Two years after the release of Night Owl, Gerry Rafferty presented his fans with Snakes & Ladders, and although some of his former album's charm and lyrical appeal manages to resurface, the whole of the album comes up short. The memorable melodies, moving allegories, or genuine lyrical warmth that was put into past efforts arise in a couple of tracks, like in the beauty of "Bring It All Home" or in the mystique of "Look at the Moon." It's not that Rafferty's writing is weaker or has been restrained, it's the fact that he fails to present enough passion from an instrumental standpoint throughout the entire album, and to a lesser extent a vocal one, to establish the same type of emotion or atmosphere as he did with City to City or Night Owl. "Royal Mile" was released as a single in the U.K., but only climbed as high as number 67 there and number 54 in the U.S. The album went to number 15 in Britain, but Rafferty showed signs of relinquishing his genuine style ever so slightly, and 1982's Sleepwalking disappointingly confirmed this. Even though his exterior talents had dwindled only slightly, the intangible qualities that made Rafferty such a compelling artist seemed to be left behind in the past decade.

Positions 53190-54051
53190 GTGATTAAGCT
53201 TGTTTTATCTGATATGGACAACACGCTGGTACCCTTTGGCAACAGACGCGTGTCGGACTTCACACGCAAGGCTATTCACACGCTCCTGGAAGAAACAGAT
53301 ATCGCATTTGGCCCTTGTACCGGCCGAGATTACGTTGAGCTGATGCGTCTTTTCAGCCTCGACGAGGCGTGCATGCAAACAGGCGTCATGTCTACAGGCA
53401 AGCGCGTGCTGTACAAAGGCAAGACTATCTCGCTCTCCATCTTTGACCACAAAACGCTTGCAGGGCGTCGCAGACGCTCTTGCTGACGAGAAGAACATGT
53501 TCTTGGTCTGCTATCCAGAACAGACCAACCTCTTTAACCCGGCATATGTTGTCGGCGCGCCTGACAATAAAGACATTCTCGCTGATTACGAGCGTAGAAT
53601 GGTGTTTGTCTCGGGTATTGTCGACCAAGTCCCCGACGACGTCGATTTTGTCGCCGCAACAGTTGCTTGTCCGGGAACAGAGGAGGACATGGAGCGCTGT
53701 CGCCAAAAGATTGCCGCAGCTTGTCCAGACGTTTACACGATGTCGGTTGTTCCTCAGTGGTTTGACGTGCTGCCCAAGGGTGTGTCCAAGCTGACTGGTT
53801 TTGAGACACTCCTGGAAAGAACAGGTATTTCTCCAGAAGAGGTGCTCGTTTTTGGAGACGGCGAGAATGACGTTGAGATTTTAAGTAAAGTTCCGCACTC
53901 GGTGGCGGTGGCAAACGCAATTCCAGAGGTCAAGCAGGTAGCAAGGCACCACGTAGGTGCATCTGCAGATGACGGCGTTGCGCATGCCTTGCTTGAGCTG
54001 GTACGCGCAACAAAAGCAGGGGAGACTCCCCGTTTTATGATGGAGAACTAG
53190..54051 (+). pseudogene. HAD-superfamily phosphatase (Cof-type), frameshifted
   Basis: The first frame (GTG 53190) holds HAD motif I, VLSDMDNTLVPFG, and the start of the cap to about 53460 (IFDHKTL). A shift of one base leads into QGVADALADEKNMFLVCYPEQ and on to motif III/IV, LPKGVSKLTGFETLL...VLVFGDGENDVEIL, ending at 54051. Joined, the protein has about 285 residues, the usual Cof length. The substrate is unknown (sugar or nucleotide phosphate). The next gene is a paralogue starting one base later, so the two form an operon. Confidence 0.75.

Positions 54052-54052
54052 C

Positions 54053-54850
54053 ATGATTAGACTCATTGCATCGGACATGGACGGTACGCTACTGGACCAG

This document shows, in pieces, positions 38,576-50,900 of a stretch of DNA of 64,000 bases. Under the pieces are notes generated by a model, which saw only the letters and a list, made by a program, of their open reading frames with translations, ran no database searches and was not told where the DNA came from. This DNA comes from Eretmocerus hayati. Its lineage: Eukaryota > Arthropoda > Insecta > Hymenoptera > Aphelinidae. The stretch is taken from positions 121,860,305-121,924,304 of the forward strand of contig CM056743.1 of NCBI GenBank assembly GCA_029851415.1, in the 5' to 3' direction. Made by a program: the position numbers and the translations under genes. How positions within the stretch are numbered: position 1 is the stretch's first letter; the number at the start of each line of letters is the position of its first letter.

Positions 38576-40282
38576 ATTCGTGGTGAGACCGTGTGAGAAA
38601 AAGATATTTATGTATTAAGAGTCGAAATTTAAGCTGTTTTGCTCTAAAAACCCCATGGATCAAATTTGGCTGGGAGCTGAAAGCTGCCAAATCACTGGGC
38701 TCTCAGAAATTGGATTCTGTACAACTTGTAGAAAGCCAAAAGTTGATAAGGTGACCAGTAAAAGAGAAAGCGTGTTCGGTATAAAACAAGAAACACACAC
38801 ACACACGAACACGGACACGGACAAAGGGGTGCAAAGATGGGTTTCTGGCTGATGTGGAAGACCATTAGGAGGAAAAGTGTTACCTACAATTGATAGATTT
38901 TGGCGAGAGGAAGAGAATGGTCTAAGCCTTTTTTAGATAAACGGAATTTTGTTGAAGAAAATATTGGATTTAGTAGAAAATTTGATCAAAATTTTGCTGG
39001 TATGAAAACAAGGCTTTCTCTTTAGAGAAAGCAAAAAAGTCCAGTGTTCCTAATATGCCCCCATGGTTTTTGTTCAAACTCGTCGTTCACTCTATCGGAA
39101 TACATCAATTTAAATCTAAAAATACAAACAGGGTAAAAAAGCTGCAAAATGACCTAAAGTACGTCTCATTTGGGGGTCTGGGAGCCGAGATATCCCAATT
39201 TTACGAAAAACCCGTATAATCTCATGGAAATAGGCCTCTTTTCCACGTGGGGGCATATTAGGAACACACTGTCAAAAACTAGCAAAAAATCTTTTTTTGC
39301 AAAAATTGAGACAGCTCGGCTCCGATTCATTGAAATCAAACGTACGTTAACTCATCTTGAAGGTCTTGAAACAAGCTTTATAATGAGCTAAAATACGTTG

AllMusic Review by Mike DeGagne